Monthly Technology Comment Nutmeg Securities, Ltd. June 1, 2006  market from 35%. Market share in the graphics processors went from 79% to 83% in high performance chips.  Most interesting chatter: Microsoft Vista. Graphics in today’s notebook computers will NOT handle Vista . This suggests some changes. Note that nVidia’s GeForce 7 is “ Vista-ready” . Vista is the first operating system ever to require a graphics processor (as it is for the full-blown (aero) version). We also believe a graphics processor is required for Toshiba HDVD and Sony Blue Ray.  This is a great company and an exciting one; however, investor concern may increase as the company has too great a share of market and is at historically high margins. For the moment, we are recommending Hold.    DATA SERVICES  Unisys ($6.58 – Strong Buy)  Nothing terribly new at Unisys. We were, however, impressed by at least one new hire, Brian Maloney. He was named president of Global Industries, a new post. “Global Industries” is basically the old consulting and systems integration businesses. The verticals (finance, public, commercial) fit underneath. This is an important position, and Mr. Maloney appears well qualified. He comes to Unisys from being president and CEO of AT&T Solutions, and from being chief operating officer of Perot Systems.  We believe Unisys is still on track, and maintain our Strong Buy.   PERFORMANCE AND RATING CHANGES  During May the market consolidated somewhat with the S&P 500 down 3% and the NASDAQ Composite down more than 6%. In this environment most of the names on our list were down. Network Appliance was down 14% during the month while EMC’s performance was more in line with the market down 5%. Hewlett was almost unchanged in the period, IBM was down 3% and Sun Microsystems declined 7%. Gateway was down 22% in May and nVidia declined 21%. The best performing name on our list for the month was Lexmark, up almost 18%. Unisys also outperformed the market, up 5%.  There were no rating changes in this month. We made moderate estimate changes at Dell and nVidia, and fine-tuned our 2007 Gateway estimate. Readers are reminded that our current quarterly and annual estimates are carried on First Call.  
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Monthly Technology Comment June 1, 2006  
Nutmeg Securities, Ltd.
 Nutmeg Securities, Ltd. has implemented rules that conform to published SEC rules to address analyst conflicts. Accordingly, we note for the record that we have not acted as manager or co-manager for any equity offering, nor received investment banking fees from, any of the companies mentioned in this review. Further, we have footnoted in Table II where the analyst has a position in any of these securities. Next, we have some kind of Buy rating on 5 stocks (31%) and no sell ratings (0%). We consider this somewhat unusual, but not in a case of an attractive investment sector. Finally, we note our investment performance can be gauged by comparing our recommendations which appear in Table I along with the prices at the time, with the NASDAQ Composite Index, which also appears in Table I.  
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Monthly Technology Comment June 1, 2006      Table I - Price, P/E and Rating Price 2-week E.P.S. P/E Company (FY) Symbol 5/31/2006 Range 2004A 2005A 2006E 2007E 2006E 2007E Rating S&P 500* SPX 1270 1318 $67.10 $76.28 $83.13 $87.79 15 14 1139 NASDAQ Composite COMP 2179 2376 1890 Storage  EMC Corp. (Dec) EMC 12.80 15 - 12 $0.37 $0.53 $0.57 $0.72 22 18 HOLD  Network Appl. (Apr) NTAP 32.00 39 - 23 $0.62 $0.81 $1.02 $1.29 31 NMF HOLD   Servers    Hewlett-Packard (Oct)* HPQ 32.38 35 - 20 $1.36 $1.72 $2.17 $2.39 15 14 STRONG BUY IBM Corp. (Dec)* IBM 79.90 90 - 73 $4.50 $5.32 $5.86 $6.38 14 13 STRONG BUY    Sun Micro. (Jun)* SUNW 4.63 5 - 4 ($0.12) ($0.12) ($0.12) ($0.04) NMF NMF HOLD  Personal Computers   ATI Technologies (Aug.)* ATYT 16.51 18 - 10 $0.90 ($0.03) $0.79 $0.87 21 19 HOLD  Dell (Jan fol.) DELL 25.38 42 - 26 $1.28 $1.56 $1.45 $1.63 18 16 BUY  Gateway (Dec) GTW 1.72 4 - 2 ($0.40) $0.12 $0.06 $0.17 29 10 HOLD  Lexmark (Dec) LXK 57.25 70 - 39 $4.13 $3.35 $3.27 $4.00 18 14 BUY  nVidia (Jan fol.) 4 NVDA 22.98 31 - 10 $0.57 $1.07 $1.25 $1.55 18 15 HOLD  Wireless   Palm, Inc. (May)* 2 PALM 16.48 25 - 10 $0.65 $0.73 $0.93 $0.88 18 19 HOLD  Res. in Motion (Feb)* 1 RIMM 64.89 91 - 51 $1.67 $2.59 $2.80 $3.51 23 18 HOLD  Services   Accenture (Aug)* ACN 28.15 33 - 21 $1.28 $1.50 $1.63 $1.82 17 15 HOLD  Affiliated Computer (June)* ACS 49.92 64 - 47 $2.83 $3.23 $3.11 $3.73 16 13 HOLD  First Data (Dec)* FDC 46.11 49 - 37 $2.16 $2.25 $2.38 $2.73 19 17 HOLD  Unisys (Dec) UIS 6.58 7 - 4 $0.31 ($0.46) ($0.13) $0.62 NMF 11 STRONG BUY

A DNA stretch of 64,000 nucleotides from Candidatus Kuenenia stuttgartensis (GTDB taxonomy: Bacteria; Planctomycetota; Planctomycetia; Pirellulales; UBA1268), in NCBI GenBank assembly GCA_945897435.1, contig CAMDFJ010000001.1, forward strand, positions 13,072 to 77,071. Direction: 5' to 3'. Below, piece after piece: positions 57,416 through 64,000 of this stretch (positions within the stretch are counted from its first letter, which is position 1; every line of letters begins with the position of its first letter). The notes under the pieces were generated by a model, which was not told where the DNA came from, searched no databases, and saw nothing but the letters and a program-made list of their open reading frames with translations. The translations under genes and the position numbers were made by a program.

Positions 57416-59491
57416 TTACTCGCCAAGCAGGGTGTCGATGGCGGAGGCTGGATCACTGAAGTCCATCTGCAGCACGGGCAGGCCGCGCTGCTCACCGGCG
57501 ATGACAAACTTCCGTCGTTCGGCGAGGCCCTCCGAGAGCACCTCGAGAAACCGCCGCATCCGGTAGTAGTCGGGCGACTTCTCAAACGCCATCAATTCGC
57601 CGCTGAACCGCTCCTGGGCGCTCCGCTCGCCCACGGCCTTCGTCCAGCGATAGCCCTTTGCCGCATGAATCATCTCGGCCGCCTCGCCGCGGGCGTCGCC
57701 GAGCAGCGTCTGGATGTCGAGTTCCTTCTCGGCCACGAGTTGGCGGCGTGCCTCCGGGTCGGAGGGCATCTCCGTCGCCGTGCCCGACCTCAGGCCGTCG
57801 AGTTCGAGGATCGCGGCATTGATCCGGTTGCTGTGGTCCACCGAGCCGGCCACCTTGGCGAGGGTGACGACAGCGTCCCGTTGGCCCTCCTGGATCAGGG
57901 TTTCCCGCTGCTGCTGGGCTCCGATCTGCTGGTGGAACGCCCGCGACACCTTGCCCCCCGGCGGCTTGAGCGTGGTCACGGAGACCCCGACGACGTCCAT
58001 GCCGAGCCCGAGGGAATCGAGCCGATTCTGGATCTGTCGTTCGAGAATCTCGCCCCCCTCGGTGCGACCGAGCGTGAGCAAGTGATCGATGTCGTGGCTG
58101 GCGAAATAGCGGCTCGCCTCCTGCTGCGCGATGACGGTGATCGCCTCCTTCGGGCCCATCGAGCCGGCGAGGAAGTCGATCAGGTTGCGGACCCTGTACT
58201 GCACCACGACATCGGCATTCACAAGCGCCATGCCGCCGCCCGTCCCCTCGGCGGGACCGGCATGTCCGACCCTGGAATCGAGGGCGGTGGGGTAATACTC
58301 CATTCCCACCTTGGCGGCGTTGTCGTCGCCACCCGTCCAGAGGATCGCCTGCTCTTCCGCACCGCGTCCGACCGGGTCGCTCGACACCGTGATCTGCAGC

Notes: 1 Research in Motion split 2-for-1 on June 4, 2004. 2 Palm stock split 2-for-1 effective March 15, 2006. 3 Unisys estimates GAAP and include pension accounting. 4 nVidia split 2-for-1 effective April 6, 2006. * First Call consensus estimates. u/r = under review Source: Nutmeg Securities estimates, except as noted.
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14.87 13.62 14.02 13.63 13.51 12.80 -5.3% 33.22 27.00 33.16 36.03 37.07 32.00 -13.7%
-6.0% 18.5%
Monthly Technology Comment June 1, 2006      Table II - Price History Prices Company (FY)12/31/200412/30/20052/28/20063/31/20064/28/20065/31/2006% chg2006 May year to date S&P 500 1212 1248 1281 1295 1311 1270 -3.1% 1.7% NASDAQComposite 2175 2205 2281 2340 2323 2179 -6.2% -1.2% Storage  EMCCorp. (Dec)  Network Appl. (Apr) Servers  Hewlett-Packard (Oct) (1)  IBMCorp. (Dec) (1)  Sun Micro. (Jun) Personal Computers  ATI Technologies (Aug)  Dell (Jan)  Gateway (Dec)  Lexmark (Dec)  nVidia (Jan)  Wireless  Palm, Inc. (May)  Res. in Motion (Feb) Services  Accenture (Aug) 27.00 28.87 32.66 30.07 29.07 28.15 -3.2%  Affiliated Computer (June) 60.19 59.18 62.92 59.66 55.76 49.92 -10.5%  First Data (Dec) 42.54 43.01 45.13 46.82 47.69 46.11 -3.3%  Unisys (Dec) 10.18 5.83 6.68 6.89 6.24 6.58 5.4% Research in Motion split 2-for-1 on June 4, 2004. Palmstock split 2-for-1 on March 15, 2006. Notes: (1) The author has a position in the common stock. (2) The author has a position in the debentures. Source: Reuters.     
20.97 28.63 32.81 32.90 32.47 32.38 -0.3% 98.58 82.20 80.24 82.47 82.34 79.90 -3.0% 5.39 4.19 4.17 5.13 5.00 4.63 -7.4% 19.39 16.99 15.88 17.18 15.52 16.51 6.4% 42.14 29.95 29.00 29.76 26.20 25.38 -3.1% 6.01 2.51 2.36 2.19 2.20 1.72 -21.8% 85.00 44.83 47.09 45.38 48.70 57.25 17.6% 11.78 18.28 23.57 28.63 29.22 22.98 -21.4%
15.78 15.90 20.65 23.16 22.60 16.48 -27.1% 82.42 66.01 70.53 84.88 76.63 64.89 -15.3%
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13.1% -2.8% 10.5% -2.8% -15.3% -31.5% 27.7% 25.7%
3.6% -1.7%
-2.5% -15.6% 7.2% 12.9%
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Monthly Technology Comment June 1, 2006  DEFINITION OF OUR RATING SYSTEM  In general, we have three basic ratings of followed securities: Buy, Sell and Hold (Not Rated is a term we use where a security is not followed, or if followed, where not enough information is currently available to base an opinion).  BUY – is our rating for a stock that we consider currently attractive for purchase for most technology investors. It is a stock that we believe will outperform the market, as measured by the NASDAQ Composite, in a six to eighteen month timeframe. The recommendation could be based on industry or company fundamentals, on equity prices, or any one of a host of other factors, as assessed by the analyst.  We have also formed additional sub-categories of “BUY” rated stocks to make more clear our position. The most common of these are listed below:  - STRONG BUY – where the analyst feels astock is especially attractive, in some cases due to recent price declines, in some where conventional wisdom on prospects is viewed as wrong, in some where there is a visible catalyst that will call attention to the security.  - LONG-TERM BUY – where the analyst considers the stock as fundamentally attractive but where fruition appears extended over a longer than normal period of time, or where the stock price currently  is higher than levels where the analyst would rate the stock “BUY”.  - SPECULATIVE BUY – where the analyst considers the stock as very attractive on the price and the fundamentals but where well above average risk must be assumed by the investor.  HOLD – is our rating for a stock where prospects appear more or less in line with the market, or where we feel a compelling case cannot be made either for Buy or for SELL.  SELL – i  s our rating for a stock that in our opinion is likely to underperform the market as measured by the NASDAQ Composite in a six to eighteen month time frame.  Additional information on subjects in this report is available upon request.